Australian Bush Fires Kill More Than 100

More than 80 people have died in southern Australia from wild bush fires. Firefighters are battling the fires, but the death toll is expected to rise. NPR's Liane Hansen speaks with Melissa Brown of the Australian Broadcasting Corp. about the devastation.

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LIANE HANSEN, host:

It's the middle of summer in Australia, and the southeastern part of the country is being hit by the deadliest wildfires in the country's history. Scores of people have been killed as they try to flee the ranging blazes in their cars or huddled in their homes. Joining us from Melbourne is Melissa Brown of the Australian Broadcasting Corporation. Thanks for your time.

Ms. MELISSA BROWN (Reporter, Australian Broadcasting Corp.): That's OK.

HANSEN: We understand there've been some very frightening stories from people who are fleeing the fires. Can you tell us what's been happening?

Ms. BROWN: These fires have just absolutely shocked everyone in their ferocity and their destruction. We've had stories of people going out for a walk, seeing a bit of smoke in the sky, and within 10 minutes have returned home and their house is on fire. Or they've been trying to jump in their cars and outrun these fires.

The death toll is just continuing to mount and most - well, it's now coming out that there's a mix of people who've been in their cars trying to outrun these fires and others who've been trapped inside their homes, and they've burnt down around them.

HANSEN: The house have burnt down around them, people were burned in their cars?

Ms. BROWN: That's right. People panicked and tried to jump in their cars and drive out of the area, but all their homes, these areas were just surrounded, every side, by fires.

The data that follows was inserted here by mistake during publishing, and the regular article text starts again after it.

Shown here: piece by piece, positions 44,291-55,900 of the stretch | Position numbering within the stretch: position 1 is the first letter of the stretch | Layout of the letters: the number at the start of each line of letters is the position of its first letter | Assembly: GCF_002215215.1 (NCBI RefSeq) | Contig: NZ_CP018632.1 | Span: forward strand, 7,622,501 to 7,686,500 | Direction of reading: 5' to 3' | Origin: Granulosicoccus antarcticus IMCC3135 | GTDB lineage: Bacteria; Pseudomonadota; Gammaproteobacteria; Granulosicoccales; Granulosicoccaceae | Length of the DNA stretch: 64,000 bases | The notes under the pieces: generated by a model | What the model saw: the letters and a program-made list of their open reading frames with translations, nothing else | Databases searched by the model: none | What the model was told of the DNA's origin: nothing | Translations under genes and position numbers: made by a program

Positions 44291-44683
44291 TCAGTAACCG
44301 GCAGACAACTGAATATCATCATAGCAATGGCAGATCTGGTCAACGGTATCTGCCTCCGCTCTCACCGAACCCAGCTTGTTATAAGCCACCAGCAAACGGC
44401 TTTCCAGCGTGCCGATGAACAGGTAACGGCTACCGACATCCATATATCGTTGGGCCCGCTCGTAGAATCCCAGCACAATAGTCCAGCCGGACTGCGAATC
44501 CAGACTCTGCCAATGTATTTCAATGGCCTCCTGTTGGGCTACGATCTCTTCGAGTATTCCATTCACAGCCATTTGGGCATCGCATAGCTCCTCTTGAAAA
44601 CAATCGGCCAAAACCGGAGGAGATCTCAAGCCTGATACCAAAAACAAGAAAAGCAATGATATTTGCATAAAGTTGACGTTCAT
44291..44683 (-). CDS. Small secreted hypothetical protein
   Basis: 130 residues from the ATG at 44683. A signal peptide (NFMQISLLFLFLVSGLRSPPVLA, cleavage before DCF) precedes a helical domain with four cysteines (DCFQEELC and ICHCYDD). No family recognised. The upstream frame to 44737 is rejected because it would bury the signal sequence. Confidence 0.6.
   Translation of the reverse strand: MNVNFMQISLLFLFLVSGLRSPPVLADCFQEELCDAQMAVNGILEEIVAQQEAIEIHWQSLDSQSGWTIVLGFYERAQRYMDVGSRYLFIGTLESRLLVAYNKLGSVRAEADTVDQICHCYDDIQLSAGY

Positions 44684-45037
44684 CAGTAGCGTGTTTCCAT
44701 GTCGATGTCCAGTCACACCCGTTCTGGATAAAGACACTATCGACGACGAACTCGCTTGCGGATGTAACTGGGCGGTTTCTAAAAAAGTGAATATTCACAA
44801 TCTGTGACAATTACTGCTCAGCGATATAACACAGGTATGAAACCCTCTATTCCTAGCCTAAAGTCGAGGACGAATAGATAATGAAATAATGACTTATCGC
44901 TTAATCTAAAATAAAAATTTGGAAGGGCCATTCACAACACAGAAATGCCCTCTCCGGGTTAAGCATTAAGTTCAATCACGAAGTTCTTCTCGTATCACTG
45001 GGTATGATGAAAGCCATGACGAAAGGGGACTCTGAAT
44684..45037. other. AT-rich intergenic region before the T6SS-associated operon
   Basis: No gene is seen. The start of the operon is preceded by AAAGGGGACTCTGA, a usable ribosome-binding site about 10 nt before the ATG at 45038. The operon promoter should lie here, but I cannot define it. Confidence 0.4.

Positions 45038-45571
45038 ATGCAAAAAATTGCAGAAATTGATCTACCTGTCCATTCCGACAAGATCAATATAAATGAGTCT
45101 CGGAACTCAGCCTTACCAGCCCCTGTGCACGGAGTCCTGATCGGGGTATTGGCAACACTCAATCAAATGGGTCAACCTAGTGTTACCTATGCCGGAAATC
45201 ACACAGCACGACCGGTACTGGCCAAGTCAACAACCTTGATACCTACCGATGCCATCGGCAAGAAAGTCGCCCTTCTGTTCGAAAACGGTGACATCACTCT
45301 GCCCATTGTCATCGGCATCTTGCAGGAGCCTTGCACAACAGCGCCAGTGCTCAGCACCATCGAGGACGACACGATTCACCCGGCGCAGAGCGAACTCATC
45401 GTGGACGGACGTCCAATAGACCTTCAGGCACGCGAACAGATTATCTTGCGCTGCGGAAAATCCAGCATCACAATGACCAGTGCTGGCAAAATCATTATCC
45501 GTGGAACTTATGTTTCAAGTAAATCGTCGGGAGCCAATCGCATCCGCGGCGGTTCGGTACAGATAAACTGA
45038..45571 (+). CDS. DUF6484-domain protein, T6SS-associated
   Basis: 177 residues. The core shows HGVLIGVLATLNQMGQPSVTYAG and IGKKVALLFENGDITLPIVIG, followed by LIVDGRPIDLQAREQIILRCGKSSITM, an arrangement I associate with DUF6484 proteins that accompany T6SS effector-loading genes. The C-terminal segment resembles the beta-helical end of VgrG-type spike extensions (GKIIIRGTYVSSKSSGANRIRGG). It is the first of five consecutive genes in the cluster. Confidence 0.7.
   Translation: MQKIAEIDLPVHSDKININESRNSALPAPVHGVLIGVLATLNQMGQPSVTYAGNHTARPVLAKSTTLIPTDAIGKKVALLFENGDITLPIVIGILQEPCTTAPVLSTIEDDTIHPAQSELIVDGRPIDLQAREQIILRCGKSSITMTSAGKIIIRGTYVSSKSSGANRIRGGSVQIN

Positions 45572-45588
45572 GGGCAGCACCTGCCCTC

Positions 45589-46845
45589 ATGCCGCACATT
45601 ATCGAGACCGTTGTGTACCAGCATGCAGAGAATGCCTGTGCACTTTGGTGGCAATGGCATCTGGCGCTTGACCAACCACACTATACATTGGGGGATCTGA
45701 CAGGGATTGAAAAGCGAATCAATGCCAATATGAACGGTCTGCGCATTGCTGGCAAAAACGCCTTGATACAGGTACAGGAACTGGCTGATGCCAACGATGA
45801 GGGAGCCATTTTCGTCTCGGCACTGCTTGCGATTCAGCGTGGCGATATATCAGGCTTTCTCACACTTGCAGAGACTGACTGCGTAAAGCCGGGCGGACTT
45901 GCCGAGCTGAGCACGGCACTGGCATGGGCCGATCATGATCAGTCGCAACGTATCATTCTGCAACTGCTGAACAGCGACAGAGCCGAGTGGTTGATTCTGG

We've heard stories from people who weren't near their homes, but have called home to their wives or their husbands and had them screaming down the phone to them that they had to get out of there, and then they've lost communication with them for hours. Some of them have ended up with happy stories where they found at them at emergency relief centers, but many have not had that happy ending.

HANSEN: Have they found any cause for the fires? Do they know why they started?

Ms. BROWN: There's a mixture of reasons. Some were just caused by nature. We had amazing conditions the day before where the capital city here, Melbourne, had received its hottest day on record of 115 degrees Fahrenheit. Centers around Melbourne to the north received even hotter temperatures than that, and the winds were gale force.

Melbourne and Victoria is just in a horrible drought, and it's just so dry, so a combination of those factors saw these fires start. There've been some lightning strikes from thunderstorms that haven't brought rain, but have just brought lightning. And unfortunately, we've also had a few that have been deliberately lit.

HANSEN: Deliberately lit.

Ms. BROWN: That's right.

HANSEN: Is there any prognosis for how long this might last?

Ms. BROWN: The major ferocious fires are now getting under control, but we still have three major fires in different parts of the state that are still threatening communities, and they could take days to put out.

The wind have thankfully died down, but while they were at their height, they were just sending burning embers kilometers, kilometers ahead. In some states, there's one instance of a 50-kilometer difference between the main fire and where a spot fire started. That's where a burning leaf comes down, it was pushed along in the wind, comes down and starts a new fire. So it's going to be days before they can get a handle on this. ..TEXT: HANSEN: Melissa Brown of the Australian Broadcasting Corporation. Thank you very much and the best of luck to everyone there.

Ms. BROWN: Thank you.

(Soundbite of music)

HANSEN: You're listening to NPR News.

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